Lukas Cottrell: How strong brands reach the heart of their target group

Familiarity with target groups, their behavior patterns and convictions is indispensable for effective brand work. Now a representative study reveals which emotional aspects are relevant to consumers in Germany. The strongest brands are those that succeed in playing a leading role in the life stories of their target group.

Brand managers and agency partners all want to achieve the same thing: the strongest possible brand. But what exactly does that mean? How do you measure brand strength? There are different approaches, and they often lead to rankings that refer to perceived values, sales figures and awareness levels. Undoubtedly, these factors are important. Unfortunately they don't reliably say much about which brands are actually firmly anchored in the hearts of their target groups. But this is precisely what matters most. Strong brands are those you don't have to think about much; they just naturally feel like they are part of our lives. These brands have an advantage when it comes to purchasing decisions. Long before the mind speaks, the heart has already made its choice and given its own "Passion Brand" a head start. 

The strongest brands are therefore not those that succeed in communicating their image across all touchpoints. The strongest brands are the ones that play a part in the life story of their target group.

The German study reveals Life Stories.

A Germany-wide study investigates precisely this connection. A total of sixty brands were included in the analysis, and were compared with the life stories of a representative cross-section of the population. The list ranges from Amazon to Zalando; international players such as Facebook or Tesla are represented as well as German medium-sized businesses, food brands and automobiles. Is it even possible to compare such fundamentally different brands with each other? Of course. Because as different as they are, they can often be found in the same situation. People who stream Netflix films probably do so in a certain context – perhaps sitting on the sofa with a beer and a bag of chips? The Germany study gets to the point: Netflix, Schweppes, Capri Sun, Campari and Airbnb are all part of the same life story.

The empirical study makes it possible to draw a very differentiated picture, including with regard to people's attitudes toward life events, formative stories, social topics, but also to sensory impressions, personality attributes and design elements. Through implicit testing, the study participants allocated around 250 topics to the "emotional dimensions" of creativity, adventure, dominance, discipline, harmony and openness. In addition to the allocation itself, the time required for the respondents to make their decision was also decisive. Clear and unequivocal assessments – decisions that are based on emotional criteria – were given more weight than assessments that were provided more hesitantly. The findings represent an "emotional map" from which concrete life stories can be derived. Similar people share similar life stories, and thus form a target group.  

Brands are relevant when they become the protagonists in the life story of their target group.

Just as it's possible to map the life stories of individuals, brands can also be mapped emotionally. Brands gain strength when they succeed in playing a comprehensive, relevant and unique role in the consumer's daily life. Then they have what it takes to become a true Passion Brand.

First finding

United in gut feeling: People and brands come together through emotions.

For a long time, target groups were defined according to sociodemographic factors. Age, gender, marital status and income were traditional characteristics for creating a supposedly concise picture of buyer groups. Today this consideration is being questioned – and rightly so, as an example shows: Two East German women, both 64 years old, Protestant, high earners, well known. Both are no longer in their first marriage and have an appreciation for music. They have a lot in common – and yet they move in fundamentally different life stories. Their names are Angela Merkel and Nina Hagen.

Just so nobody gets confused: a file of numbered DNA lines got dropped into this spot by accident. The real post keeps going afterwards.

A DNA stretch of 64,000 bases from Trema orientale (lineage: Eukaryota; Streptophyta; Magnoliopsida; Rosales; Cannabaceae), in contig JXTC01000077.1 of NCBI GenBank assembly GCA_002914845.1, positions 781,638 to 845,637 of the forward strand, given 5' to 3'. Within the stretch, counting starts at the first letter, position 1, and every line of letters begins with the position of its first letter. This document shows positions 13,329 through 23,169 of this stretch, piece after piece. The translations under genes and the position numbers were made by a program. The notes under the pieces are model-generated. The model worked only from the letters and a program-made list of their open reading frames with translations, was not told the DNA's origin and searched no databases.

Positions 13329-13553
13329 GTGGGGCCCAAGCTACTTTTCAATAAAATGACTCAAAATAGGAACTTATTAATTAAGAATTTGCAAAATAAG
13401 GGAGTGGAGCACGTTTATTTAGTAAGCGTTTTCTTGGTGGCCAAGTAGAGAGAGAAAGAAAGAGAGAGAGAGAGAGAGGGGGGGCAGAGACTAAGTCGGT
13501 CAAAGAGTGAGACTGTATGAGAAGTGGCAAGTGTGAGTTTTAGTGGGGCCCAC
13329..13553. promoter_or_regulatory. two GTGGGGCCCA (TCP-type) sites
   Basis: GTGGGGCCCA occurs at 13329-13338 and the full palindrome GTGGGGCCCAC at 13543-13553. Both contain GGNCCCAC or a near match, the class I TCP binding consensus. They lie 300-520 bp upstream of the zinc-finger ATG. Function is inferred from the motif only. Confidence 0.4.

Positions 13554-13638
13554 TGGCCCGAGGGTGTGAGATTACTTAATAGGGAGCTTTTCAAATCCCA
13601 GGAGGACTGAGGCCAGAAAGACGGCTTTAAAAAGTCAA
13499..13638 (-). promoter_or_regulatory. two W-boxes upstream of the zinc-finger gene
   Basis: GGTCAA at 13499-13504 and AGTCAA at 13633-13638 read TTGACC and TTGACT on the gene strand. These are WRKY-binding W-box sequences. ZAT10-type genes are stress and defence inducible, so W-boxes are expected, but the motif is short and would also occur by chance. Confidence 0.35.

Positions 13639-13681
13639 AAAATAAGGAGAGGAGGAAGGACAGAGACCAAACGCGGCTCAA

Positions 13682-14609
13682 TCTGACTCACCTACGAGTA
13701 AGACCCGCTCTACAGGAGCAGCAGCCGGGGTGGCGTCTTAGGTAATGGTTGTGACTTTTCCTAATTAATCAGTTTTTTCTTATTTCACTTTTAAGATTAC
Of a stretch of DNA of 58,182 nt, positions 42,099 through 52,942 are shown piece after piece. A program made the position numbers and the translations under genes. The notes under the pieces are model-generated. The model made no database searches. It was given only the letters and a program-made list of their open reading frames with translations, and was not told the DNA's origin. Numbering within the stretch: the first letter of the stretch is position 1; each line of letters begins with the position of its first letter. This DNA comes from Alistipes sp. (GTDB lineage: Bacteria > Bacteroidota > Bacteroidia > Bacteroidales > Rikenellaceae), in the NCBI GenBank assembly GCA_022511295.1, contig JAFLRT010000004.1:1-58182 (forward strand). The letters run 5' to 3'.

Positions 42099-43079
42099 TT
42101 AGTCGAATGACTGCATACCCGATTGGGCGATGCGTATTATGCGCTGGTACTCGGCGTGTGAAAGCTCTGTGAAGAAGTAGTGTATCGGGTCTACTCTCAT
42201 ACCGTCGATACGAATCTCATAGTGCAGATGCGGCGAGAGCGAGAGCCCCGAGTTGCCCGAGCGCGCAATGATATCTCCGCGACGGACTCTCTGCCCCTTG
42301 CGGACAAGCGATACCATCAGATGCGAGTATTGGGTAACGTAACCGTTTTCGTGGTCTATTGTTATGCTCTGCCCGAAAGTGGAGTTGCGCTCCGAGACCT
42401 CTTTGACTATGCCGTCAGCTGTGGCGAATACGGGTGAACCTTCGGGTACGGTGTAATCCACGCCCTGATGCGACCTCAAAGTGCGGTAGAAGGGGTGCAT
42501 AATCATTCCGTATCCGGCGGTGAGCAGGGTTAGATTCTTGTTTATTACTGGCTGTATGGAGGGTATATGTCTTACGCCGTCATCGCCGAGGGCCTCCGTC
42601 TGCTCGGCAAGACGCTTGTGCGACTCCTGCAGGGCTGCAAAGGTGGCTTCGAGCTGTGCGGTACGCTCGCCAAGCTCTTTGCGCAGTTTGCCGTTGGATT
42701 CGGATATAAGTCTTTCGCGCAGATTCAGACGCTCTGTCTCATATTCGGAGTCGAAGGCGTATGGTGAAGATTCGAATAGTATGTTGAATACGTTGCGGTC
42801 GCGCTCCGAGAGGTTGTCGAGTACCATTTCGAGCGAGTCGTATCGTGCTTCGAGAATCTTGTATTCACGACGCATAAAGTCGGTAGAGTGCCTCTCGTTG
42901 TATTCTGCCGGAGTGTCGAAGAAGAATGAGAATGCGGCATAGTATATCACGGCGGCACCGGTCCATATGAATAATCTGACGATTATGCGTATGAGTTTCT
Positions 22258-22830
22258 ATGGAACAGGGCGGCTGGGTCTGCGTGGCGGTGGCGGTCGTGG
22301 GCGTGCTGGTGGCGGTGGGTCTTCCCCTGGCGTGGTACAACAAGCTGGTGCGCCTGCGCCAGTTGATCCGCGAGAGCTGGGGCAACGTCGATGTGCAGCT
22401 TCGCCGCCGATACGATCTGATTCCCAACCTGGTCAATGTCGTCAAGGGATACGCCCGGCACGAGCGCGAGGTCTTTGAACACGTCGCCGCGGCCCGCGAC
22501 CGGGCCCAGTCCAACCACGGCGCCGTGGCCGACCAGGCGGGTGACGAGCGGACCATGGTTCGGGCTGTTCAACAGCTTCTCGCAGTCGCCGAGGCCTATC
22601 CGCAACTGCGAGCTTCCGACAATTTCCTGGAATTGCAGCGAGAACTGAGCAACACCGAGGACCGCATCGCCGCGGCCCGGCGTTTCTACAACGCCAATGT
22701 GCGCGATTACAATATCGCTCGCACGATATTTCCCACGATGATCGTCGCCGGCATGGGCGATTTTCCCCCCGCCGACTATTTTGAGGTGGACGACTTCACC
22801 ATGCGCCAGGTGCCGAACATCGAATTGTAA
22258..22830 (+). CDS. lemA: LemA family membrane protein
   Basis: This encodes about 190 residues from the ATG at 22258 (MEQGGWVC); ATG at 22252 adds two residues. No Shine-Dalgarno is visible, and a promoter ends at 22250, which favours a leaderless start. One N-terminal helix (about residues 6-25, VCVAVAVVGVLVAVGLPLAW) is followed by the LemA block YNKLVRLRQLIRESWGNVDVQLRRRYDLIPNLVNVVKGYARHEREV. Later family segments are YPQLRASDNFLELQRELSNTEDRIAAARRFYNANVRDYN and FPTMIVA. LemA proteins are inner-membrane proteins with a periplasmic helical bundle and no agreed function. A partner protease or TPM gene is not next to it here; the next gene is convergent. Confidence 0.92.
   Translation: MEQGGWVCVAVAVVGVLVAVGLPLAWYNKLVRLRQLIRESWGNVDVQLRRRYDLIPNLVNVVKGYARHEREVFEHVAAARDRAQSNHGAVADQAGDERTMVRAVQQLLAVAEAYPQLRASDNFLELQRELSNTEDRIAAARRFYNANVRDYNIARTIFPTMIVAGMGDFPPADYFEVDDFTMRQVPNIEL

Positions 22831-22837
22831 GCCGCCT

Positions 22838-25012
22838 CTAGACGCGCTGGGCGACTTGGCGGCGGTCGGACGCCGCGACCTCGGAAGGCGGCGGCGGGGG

It is therefore understandable why brand managers and agency strategists take care to make their target group tangible in terms of personality, for example by describing their behaviors and values. The German study helps here. It documents what connects or separates target groups, and reveals the decision drivers and codes they respond to. 

One example is the group of optimistic hedonists. They move within the four need emotional dimensions of harmony, openness, creativity and adventure. In contrast, dominance and discipline are virtually insignificant; optimistic hedonists do not respond to the codes they imply. "Elbow mentality" and striving for power are alien to them. Their life story is rather characterized by sociable get-togethers and shared experiences. They are adventurous, appreciate variety and sometimes also enjoy a small dose of thrills. Optimistic hedonists opt for rock'n'roll instead of rules, for Picasso instead of perfection, dialogue instead of dominance. Brands that play an important role in their lives include Airbnb, Schweppes and Netflix.

Second finding

Established codes are the lever for the targeted development of brands. 
 
People with identical life stories have a shared, fundamental understanding of how to interpret sensory codes, experiences and social themes. Brands can use this knowledge to translate abstract terms into concrete communication. At the same time, however, it is important to also look at possible sub-segments within a life story. Of course, income differences also exist among optimistic hedonists – and a brand from the premium segment will have an enhanced focus on codes that are anchored in the hearts of high-income earners. 

We know, for example, that optimistic hedonists associate modern art with creativity. But what music does this association correspond to? Here, the study found an interesting shift: Those who earn less money associate jazz with creativity. Those with a high income, on the other hand, tend towards classical music. So let's assume that a manufacturer of high-quality automobiles wants to link itself more strongly to the value of "creativity" among well-earning optimistic hedonists. Then it would be appropriate to use classical music in a TV spot that shows the product in the context of modern art.